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  1. Thanks for this post, Ian. The growing interest in wildlife and the research and documentation carried out by scientists and enthusiasts in Mizoram is really good to see. Mizoram University campus is lovely and I hope that they continue to protect the regenerating natural forests there: the years ahead will be even better. About the map: we should talk about mapping land use one of these days! (See my post: http://coyot.es/elephanthills/2014/05/14/mizoram-bamboozled-by-land-use-policy/)

    T R Shankar Raman

    2014-07-31 at 1:16 am

    • Sridar…thanks for making the comments. You, of course know the state well and I read your last piece on the growing popularity of Oil Palm plantation with great interest and trepidation. It would potentially be an alarming development that will endanger the very biodiversity that is only now being recognized as valuable and worth saving. My sense is that awareness about the dangers of large scale conversion to palm oil plantations are not widely understood in Mizoram. I would be very interested in collaborating on efforts to better map land cover changes int he state. As with the shola/grasslands in the upper Western Ghats, I’m not sure if the 30m scale of the Landsat 8 imagery is enough to do the kind of land cover analysis that is needed. since the Landsat 8 Satellite was put into orbit in the Spring of 2013 it has transmitting some fine images and I have now collected cloud-free tiles for most of the Western Ghats as well as parts of the North East. Hope to see you in person one of these days!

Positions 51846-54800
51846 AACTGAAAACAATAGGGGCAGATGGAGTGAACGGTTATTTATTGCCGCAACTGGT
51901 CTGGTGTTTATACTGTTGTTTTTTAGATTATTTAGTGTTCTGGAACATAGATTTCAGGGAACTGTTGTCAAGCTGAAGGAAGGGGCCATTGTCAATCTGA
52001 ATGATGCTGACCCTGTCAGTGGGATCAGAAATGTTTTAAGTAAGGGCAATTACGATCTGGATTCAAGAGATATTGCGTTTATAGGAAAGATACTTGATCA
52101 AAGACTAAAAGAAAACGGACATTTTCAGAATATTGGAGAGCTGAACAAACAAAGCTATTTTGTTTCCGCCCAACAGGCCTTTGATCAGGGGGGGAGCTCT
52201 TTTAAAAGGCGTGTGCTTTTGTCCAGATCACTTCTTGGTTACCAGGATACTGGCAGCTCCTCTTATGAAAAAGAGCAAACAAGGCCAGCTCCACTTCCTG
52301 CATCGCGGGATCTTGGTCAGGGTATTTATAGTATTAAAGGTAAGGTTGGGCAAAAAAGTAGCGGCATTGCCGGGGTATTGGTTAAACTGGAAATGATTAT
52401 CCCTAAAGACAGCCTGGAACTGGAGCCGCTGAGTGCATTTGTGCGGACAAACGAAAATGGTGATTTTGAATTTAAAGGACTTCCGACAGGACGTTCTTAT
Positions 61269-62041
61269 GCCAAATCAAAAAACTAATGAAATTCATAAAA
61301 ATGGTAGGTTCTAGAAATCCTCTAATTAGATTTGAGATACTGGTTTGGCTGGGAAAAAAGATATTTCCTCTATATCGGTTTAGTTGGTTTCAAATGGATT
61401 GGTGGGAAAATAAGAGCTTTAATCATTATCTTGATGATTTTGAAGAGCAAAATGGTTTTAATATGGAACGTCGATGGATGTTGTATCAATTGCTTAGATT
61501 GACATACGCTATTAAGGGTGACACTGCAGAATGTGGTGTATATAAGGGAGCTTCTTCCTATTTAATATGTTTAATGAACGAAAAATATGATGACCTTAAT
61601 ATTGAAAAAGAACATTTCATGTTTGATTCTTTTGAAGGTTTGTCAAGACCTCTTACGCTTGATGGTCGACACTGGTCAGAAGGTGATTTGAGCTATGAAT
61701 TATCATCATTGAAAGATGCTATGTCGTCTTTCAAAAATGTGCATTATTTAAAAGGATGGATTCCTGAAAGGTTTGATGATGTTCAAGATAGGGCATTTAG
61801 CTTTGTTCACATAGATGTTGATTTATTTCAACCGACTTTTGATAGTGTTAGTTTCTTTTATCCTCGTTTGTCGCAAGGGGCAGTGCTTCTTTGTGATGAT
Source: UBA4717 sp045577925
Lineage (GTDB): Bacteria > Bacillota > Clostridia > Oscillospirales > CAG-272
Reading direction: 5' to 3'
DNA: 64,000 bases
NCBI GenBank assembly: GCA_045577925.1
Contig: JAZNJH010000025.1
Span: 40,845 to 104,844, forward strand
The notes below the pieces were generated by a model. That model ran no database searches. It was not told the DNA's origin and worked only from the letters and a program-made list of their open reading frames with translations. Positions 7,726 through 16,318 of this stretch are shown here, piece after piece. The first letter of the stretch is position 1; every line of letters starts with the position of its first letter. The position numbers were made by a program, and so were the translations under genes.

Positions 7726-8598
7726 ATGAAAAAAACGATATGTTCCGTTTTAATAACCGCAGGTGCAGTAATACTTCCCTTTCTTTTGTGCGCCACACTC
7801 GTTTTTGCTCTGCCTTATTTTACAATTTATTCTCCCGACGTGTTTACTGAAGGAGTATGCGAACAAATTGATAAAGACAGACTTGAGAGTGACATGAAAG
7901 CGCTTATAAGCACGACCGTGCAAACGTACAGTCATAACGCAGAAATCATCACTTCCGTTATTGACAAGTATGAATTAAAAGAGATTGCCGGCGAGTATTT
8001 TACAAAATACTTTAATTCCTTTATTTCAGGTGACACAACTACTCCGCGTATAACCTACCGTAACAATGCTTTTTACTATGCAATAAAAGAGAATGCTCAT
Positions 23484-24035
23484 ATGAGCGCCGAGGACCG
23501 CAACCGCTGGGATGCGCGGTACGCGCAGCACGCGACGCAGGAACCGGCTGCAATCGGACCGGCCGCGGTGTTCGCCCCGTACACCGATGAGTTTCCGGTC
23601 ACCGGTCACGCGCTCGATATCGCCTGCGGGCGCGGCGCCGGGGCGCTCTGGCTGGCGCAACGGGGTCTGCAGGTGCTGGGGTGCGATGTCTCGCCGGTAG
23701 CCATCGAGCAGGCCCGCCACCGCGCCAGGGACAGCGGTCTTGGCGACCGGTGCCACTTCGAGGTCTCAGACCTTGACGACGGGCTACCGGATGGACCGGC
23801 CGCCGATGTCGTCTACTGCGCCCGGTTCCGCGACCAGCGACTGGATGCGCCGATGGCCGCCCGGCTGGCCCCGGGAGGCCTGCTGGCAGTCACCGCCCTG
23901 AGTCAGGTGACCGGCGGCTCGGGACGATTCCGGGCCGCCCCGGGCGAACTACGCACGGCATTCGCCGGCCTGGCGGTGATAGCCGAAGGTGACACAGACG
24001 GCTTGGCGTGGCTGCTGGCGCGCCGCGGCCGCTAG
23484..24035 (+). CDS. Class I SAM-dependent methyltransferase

ianlockwood

      2014-08-04 at 5:03 pm

  2. Thanks Ian for writing the positive side of wildlife in Mizoram. The uniqueness, diversity of life (oh not to talk density) Mizoram can boast of. Area of Mizoram is 0.6% from India, but of the 15 spp of primates iwe have 8, of the five big cat, we have 3, small carinovres……..incredibly good
    I like your pieces with lot of masala mixed with humour, keep going. Hope to meet ya when you happened again in Mizoram

    Tlana Zathang

    2014-07-31 at 7:26 am

  3. Usually among the Mizo youth, there has been a trend, whether its fashion or some materialism which spread like an epidemic disease. Much criticism has been received from the elderly group of the citizen and by looking at the moral thinking and economy of individuals as well as the state of Mizoram itself, they are no doubt right about it. From the past few years, this trend of having a DSLR camera influenced many youth from who can easily as well as who can barely afford it. Some may say it is an expensive hobby which is a waste of money,unless you earn something from this kind of investment. But, in spite of all, it also create a sense of enthusiasm in wildlife/nature. Had DSLR cameras not been available to Mizo youth, much of the enthusiasm will not be build among the youth and the not so young anymore.

    Valpuia

    2014-07-31 at 8:31 am

  4. thanx be to Dr Raman for the share. 🙂
    and to Ian, for the post…we are going back to beginning…

    thevidC

    2014-07-31 at 12:38 pm